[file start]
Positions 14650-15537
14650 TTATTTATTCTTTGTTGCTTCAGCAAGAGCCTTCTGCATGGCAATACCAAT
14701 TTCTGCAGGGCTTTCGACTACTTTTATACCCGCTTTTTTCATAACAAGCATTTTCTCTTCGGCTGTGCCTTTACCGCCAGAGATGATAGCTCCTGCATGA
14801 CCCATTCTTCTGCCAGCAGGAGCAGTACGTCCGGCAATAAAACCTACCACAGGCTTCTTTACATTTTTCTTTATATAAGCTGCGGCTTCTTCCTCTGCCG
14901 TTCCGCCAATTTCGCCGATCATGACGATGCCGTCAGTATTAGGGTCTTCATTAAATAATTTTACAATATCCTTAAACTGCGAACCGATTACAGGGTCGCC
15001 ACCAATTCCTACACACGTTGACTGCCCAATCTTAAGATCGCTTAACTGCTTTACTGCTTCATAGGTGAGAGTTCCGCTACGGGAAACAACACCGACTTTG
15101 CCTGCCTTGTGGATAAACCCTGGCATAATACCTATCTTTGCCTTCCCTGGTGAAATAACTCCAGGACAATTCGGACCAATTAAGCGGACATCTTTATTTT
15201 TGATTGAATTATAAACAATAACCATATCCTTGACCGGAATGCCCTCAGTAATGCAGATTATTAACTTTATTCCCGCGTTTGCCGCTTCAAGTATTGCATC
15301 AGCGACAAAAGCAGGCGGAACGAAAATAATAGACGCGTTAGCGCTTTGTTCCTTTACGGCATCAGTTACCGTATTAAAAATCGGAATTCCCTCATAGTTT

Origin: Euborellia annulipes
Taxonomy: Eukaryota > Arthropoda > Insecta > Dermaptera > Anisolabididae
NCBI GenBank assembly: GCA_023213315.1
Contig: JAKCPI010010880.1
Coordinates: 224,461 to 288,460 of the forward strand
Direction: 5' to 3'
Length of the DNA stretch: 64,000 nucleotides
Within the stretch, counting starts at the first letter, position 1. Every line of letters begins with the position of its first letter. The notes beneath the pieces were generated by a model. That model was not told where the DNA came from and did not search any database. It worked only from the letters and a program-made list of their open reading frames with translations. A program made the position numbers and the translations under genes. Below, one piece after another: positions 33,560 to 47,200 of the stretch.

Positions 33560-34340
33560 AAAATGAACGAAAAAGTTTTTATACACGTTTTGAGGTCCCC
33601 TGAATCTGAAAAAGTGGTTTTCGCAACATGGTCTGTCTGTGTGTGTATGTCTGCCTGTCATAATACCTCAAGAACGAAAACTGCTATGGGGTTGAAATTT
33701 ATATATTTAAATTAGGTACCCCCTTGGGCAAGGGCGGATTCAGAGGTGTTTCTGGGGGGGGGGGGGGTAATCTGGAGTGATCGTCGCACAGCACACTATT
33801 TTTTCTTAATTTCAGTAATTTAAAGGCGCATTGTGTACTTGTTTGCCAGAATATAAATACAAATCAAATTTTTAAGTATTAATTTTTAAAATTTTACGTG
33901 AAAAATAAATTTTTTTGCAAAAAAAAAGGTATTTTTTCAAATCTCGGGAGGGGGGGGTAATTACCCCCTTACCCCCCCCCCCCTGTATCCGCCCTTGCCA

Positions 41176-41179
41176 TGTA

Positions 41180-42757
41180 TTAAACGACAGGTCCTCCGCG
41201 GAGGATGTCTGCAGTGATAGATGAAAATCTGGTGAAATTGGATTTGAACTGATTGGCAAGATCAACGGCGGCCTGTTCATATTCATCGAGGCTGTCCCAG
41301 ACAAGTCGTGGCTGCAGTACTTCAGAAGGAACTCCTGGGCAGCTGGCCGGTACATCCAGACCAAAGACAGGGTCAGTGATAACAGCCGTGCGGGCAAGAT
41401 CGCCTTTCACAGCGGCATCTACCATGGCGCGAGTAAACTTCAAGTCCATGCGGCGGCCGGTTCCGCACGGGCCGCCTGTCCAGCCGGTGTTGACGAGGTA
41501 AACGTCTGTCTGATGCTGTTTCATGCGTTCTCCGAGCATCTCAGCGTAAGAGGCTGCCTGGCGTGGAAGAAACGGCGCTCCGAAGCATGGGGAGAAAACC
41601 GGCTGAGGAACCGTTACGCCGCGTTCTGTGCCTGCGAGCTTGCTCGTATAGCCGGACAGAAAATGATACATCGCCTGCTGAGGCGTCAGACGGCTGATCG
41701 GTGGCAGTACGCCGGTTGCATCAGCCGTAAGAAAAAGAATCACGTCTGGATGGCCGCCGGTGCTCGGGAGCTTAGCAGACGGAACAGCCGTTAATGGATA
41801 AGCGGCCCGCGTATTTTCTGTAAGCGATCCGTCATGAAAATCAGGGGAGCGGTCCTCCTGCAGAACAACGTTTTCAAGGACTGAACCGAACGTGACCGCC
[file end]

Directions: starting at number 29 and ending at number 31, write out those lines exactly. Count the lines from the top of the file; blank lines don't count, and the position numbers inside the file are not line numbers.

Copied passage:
41301 ACAAGTCGTGGCTGCAGTACTTCAGAAGGAACTCCTGGGCAGCTGGCCGGTACATCCAGACCAAAGACAGGGTCAGTGATAACAGCCGTGCGGGCAAGAT
41401 CGCCTTTCACAGCGGCATCTACCATGGCGCGAGTAAACTTCAAGTCCATGCGGCGGCCGGTTCCGCACGGGCCGCCTGTCCAGCCGGTGTTGACGAGGTA
41501 AACGTCTGTCTGATGCTGTTTCATGCGTTCTCCGAGCATCTCAGCGTAAGAGGCTGCCTGGCGTGGAAGAAACGGCGCTCCGAAGCATGGGGAGAAAACC